It's long been suspected that Russia had attempted to influence the US presidential election last year, but since that possibility was looking more and more likely people started asking whether or not the same was attempted with Brexit. According to a report from Wired, it looks like they might have at least tried.
The report, which uses information from US security start-up New Knowledge, looked at the content posted by Russia-linked troll accounts, as part of the ongoing investigation into possible Russian meddling in the US election. It found that at least 139 tweets from 29 fake accounts backed the UK's exit from the EU, using a selection of Brexit related hashtags. They were also found to be stirring up Islamaphobic and anti-refugee sentiment, alongside some colourful racist language.
While 29 accounts might not seem like a lot, let alone 139 tweets, they had a combined following of 268,643 accounts, posting tweets that got shared hundreds of times. A lot of the tweets seemed to come after the referendum vote, however, meaning they couldn't have influenced the vote. It seems a bit strange that the tweets could come out so late, but if I were to speculate it could have been either a test run for the US election or an attempt to solidify the result in the minds the hardcore Brexit-enthusiasts.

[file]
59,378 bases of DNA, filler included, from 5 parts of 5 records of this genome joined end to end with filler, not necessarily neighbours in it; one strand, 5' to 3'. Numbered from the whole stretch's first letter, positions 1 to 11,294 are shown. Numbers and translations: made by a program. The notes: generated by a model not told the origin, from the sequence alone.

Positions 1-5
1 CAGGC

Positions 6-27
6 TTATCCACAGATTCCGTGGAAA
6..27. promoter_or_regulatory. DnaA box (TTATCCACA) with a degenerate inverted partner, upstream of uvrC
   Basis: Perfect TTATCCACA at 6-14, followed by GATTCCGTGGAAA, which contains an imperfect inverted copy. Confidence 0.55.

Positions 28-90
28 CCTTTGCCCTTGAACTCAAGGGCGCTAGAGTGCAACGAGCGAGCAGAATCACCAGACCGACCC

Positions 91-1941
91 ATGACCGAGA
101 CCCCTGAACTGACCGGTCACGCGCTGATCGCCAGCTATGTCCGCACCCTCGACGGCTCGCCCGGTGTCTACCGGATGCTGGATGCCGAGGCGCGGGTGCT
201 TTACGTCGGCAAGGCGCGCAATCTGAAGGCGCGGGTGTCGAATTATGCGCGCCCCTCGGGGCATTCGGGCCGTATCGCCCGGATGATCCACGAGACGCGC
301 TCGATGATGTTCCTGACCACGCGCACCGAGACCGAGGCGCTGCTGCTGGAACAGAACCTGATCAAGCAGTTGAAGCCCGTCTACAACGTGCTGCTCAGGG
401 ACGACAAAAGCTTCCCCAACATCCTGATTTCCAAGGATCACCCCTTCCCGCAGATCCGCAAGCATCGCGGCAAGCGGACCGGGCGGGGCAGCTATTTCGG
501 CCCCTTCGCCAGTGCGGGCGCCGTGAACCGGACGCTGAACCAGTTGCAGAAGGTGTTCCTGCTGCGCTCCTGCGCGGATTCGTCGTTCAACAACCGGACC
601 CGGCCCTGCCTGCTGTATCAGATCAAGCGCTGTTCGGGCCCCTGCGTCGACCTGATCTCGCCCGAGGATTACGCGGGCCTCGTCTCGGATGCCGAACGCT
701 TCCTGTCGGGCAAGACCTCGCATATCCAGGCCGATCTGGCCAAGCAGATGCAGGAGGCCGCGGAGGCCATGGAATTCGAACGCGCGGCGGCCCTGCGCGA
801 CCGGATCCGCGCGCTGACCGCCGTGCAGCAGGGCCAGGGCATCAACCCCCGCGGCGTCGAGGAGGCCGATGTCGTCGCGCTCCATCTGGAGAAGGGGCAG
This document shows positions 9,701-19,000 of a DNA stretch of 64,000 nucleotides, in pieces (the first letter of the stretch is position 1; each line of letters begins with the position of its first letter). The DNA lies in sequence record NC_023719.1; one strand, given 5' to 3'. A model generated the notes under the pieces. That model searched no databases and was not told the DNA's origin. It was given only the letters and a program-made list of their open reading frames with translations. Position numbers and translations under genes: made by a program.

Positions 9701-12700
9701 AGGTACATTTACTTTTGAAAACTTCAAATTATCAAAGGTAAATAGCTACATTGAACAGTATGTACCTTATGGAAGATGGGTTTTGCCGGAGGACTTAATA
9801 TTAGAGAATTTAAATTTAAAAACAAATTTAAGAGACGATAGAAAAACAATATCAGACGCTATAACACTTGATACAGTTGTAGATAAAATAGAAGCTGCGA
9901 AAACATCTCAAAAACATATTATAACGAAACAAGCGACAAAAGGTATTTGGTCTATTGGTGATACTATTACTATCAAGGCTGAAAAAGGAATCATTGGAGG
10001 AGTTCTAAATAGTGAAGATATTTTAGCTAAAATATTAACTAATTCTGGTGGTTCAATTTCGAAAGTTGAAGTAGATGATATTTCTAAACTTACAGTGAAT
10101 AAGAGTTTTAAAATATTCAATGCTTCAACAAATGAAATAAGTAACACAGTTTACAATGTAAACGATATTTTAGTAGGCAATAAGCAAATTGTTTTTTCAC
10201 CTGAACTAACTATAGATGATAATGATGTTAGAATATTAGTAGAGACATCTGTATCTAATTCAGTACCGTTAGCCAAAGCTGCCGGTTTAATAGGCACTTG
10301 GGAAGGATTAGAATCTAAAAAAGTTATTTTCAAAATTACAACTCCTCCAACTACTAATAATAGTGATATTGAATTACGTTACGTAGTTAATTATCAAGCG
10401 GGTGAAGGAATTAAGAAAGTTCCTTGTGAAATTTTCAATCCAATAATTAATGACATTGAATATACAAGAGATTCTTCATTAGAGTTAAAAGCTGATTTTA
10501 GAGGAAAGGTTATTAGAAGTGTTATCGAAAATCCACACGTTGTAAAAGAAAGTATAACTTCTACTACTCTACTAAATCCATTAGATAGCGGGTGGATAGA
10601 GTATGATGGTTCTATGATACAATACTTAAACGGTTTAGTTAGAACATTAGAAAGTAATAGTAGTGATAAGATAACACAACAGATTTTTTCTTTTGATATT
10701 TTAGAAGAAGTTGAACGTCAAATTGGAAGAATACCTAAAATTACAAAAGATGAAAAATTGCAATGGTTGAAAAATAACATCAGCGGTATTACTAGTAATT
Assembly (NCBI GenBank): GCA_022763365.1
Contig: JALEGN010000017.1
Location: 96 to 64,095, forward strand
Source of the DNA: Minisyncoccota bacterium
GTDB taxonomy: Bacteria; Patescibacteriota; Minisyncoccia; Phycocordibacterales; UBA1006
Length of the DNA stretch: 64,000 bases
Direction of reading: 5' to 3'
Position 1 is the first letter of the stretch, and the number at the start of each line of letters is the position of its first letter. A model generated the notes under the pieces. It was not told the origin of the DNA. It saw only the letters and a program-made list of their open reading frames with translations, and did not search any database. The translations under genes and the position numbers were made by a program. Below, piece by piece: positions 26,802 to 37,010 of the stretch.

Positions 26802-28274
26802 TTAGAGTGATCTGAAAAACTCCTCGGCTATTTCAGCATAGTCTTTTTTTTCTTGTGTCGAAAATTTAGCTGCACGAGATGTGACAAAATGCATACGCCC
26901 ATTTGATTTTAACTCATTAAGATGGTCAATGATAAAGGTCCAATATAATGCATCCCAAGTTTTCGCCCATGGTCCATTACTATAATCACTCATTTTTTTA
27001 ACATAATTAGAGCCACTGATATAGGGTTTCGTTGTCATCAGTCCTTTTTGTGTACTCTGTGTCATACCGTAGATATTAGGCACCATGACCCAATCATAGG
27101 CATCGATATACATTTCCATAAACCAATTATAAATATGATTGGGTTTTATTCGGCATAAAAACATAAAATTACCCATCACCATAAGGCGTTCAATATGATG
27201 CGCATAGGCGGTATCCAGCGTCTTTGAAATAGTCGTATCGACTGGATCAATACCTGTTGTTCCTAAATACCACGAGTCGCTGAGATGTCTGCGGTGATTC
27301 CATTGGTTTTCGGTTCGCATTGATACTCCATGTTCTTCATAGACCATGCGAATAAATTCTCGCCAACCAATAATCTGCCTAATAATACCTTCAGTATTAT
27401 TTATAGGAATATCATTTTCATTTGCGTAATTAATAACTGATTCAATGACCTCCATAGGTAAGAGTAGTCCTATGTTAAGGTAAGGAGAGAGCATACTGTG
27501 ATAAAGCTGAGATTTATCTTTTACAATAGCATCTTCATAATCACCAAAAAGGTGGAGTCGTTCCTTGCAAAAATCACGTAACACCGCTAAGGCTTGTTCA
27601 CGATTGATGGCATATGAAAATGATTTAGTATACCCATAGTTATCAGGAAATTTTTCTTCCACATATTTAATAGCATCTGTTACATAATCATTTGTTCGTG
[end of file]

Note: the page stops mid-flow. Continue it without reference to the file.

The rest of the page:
A previous report from Buzzfeed tied 13,000 potential bots to anti-EU sentiment, but it isn't clear how many of those were actually tied to Russia. The New Knowledge information shouldn't be seen as a complete look at Pro-Brexit accounts with Russian ties either, since that was only ever intended as a snapshot of the whole situation. It's also worth mentioning that these bots were posting very US-centric content, and if Russia did have an active campaign to try and influence the vote it'd presumably have dedicated bots working on it.
No doubt this will end up in the official investigation of Russian Brexit influence, alongside any other evidence that comes to light.
Propaganda is nothing new, and countries have been involving themselves in foreign elections and votes for decades - possibly centuries. The only difference now is that social media makes it easier than ever before, letting bots target specific people and audiences with far less effort. [Wired via Engadget]